# Union of Indexed Family of Sets Equal to Union of Disjoint Sets

## Theorem

Let $\family {E_n}_{n \mathop \in \N}$ be a countable indexed family of sets where at least two $E_n$ are distinct.

Then there exists a countable indexed family of disjoint sets $\family {F_n}_{n \mathop \in \N}$ defined by:

$\ds F_k = E_k \setminus \paren {\bigcup_{j \mathop = 0}^{k \mathop - 1} E_j}$

satisfying:

$\ds \bigsqcup_{n \mathop \in \N} F_n = \bigcup_{n \mathop \in \N} E_n$

where $\bigsqcup$ denotes disjoint union.

### Corollary

The countable family $\family {F_k}_{k \mathop \in \N}$ can be constructed by:

$\ds F_k = \bigcap_{j \mathop = 0}^{k \mathop - 1} \paren {E_k \setminus E_j}$

### General Result

Let $I$ be a set which can be well-ordered by a well-ordering $\preccurlyeq$.

Let $\family {E_\alpha}_{\alpha \mathop \in I}$ be a countable indexed family of sets indexed by $I$ where at least two $E_\alpha$ are distinct.

Then there exists a countable indexed family of disjoint sets $\family {F_\alpha}_{\alpha \mathop \in I}$ defined by:

$\ds F_\beta = E_\beta \setminus \paren {\bigcup_{\alpha \mathop \prec \beta} E_\alpha}$

satisfying:

$\ds \bigsqcup_{\alpha \mathop \in I} F_n = \bigcup_{\alpha \mathop \in I} E_n$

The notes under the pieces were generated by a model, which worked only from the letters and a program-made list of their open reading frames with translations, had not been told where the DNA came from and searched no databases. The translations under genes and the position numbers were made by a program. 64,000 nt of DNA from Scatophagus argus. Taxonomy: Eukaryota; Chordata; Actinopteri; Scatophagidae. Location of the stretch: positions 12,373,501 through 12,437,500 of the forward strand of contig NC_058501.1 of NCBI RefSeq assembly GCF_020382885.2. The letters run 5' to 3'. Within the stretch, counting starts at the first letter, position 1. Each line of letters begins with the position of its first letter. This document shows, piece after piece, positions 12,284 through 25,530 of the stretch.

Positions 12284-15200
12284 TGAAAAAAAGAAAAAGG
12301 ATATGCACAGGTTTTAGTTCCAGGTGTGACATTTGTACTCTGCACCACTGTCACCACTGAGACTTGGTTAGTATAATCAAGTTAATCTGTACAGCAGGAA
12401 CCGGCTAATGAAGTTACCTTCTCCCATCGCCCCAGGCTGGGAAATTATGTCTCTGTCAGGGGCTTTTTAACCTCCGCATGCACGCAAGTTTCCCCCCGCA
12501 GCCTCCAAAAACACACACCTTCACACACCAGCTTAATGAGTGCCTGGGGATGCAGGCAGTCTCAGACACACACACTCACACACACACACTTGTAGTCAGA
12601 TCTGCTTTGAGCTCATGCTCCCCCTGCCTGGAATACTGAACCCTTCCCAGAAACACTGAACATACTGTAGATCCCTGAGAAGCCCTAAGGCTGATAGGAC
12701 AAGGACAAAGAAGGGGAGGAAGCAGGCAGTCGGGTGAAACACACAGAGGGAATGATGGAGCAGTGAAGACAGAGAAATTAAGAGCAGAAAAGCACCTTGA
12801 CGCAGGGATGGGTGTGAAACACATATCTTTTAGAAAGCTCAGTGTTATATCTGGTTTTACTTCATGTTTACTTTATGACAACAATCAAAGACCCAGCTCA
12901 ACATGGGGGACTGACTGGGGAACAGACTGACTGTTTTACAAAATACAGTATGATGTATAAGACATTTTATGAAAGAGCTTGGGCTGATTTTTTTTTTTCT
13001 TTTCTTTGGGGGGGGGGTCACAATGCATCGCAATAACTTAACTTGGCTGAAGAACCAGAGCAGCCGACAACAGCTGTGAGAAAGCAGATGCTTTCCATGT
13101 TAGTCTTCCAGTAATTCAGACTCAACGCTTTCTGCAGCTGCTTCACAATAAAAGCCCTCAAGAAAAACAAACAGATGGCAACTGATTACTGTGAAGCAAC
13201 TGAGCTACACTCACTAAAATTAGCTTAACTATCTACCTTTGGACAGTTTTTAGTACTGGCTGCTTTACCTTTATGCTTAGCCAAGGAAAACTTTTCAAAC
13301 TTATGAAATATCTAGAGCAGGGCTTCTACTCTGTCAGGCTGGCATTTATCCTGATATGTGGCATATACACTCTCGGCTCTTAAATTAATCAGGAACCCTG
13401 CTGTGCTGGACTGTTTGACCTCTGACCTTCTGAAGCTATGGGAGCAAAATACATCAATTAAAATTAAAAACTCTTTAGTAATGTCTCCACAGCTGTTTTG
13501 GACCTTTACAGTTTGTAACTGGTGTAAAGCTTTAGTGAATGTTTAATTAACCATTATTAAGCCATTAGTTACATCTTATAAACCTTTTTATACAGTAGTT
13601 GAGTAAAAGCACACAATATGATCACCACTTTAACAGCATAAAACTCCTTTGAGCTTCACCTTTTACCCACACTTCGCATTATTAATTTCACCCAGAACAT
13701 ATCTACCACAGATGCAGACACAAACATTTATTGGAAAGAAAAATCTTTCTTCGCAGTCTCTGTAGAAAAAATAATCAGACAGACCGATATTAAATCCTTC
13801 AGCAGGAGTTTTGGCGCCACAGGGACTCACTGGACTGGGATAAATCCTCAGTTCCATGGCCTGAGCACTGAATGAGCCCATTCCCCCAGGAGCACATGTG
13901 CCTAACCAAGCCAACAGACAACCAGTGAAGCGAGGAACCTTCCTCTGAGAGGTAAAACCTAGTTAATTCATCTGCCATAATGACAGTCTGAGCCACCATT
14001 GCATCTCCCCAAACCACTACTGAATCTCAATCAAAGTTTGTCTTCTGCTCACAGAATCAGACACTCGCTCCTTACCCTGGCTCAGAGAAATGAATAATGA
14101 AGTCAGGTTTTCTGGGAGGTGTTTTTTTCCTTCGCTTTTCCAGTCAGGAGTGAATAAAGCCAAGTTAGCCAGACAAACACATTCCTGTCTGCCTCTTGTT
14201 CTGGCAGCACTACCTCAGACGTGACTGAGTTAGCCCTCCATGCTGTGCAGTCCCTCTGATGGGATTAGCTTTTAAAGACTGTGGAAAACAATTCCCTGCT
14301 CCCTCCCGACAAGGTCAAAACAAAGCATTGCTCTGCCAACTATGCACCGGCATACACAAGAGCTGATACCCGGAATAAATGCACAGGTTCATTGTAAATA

where:

$\bigsqcup$ denotes disjoint union.
$\alpha \prec \beta$ denotes that $\alpha \preccurlyeq \beta$ and $\alpha \ne \beta$.

## Proof

Denote:

 $\ds E$ $=$ $\ds \bigcup_{k \mathop \in \N} E_k$ $\ds F$ $=$ $\ds \bigcup_{k \mathop \in \N} F_k$

where:

$\ds F_k = E_k \setminus \paren {\bigcup_{j \mathop = 0}^{k \mathop - 1} E_j}$

We first show that $E = F$.

That $x \in E \implies x \in F$ follows from the construction of $F$ from subsets of $E$.

Thus $E \subseteq F$.

Then:

 $\ds x$ $\in$ $\ds \bigcup_{k \mathop \in \N} F_k$ $\ds \leadsto \ \$ $\ds \exists k \in \N: \,$ $\ds x$ $\in$ $\ds F_k$ $\ds \leadsto \ \$ $\ds \exists k \in \N: \,$ $\ds x$ $\in$ $\ds E_k$ $\, \ds \land \,$ $\ds x$ $\notin$ $\ds \paren {E_0 \cup E_1 \cup E_2 \cup \cdots \cup E_{k - 1} }$ $\ds \leadsto \ \$ $\ds \exists k \in \N: \,$ $\ds x$ $\in$ $\ds E_k$ Rule of Simplification

so $F \subseteq E$.

Thus $E = F$ by definition of set equality.

To show that the sets in $F$ are (pairwise) disjoint, consider an arbitrary $x \in F$.

Then $x \in F_k$ for some $F_k$.

By the Well-Ordering Principle, there exists a smallest such $k$.

Then:

$\forall j < k: x \notin F_j$

Choose any distinct $\ell, m \in \N$.

We have:

If $m > \ell$, then:

 $\ds x \in F_\ell$ $\implies$ $\ds x \in E_\ell$ $\ds x \in F_m$ $\implies$ $\ds x \notin E_m$

If $m < \ell$, then:

 $\ds x \in F_m$ $\implies$ $\ds x \in E_m$ $\ds x \in F_\ell$ $\implies$ $\ds x \notin E_\ell$

So the sets $F_\ell, F_m$ are disjoint.

Thus $F$ is the disjoint union of sets equal to $E$:

$\ds \bigcup_{k \mathop \in \N} E_k = \bigsqcup_{k \mathop \in \N} F_k$

$\blacksquare$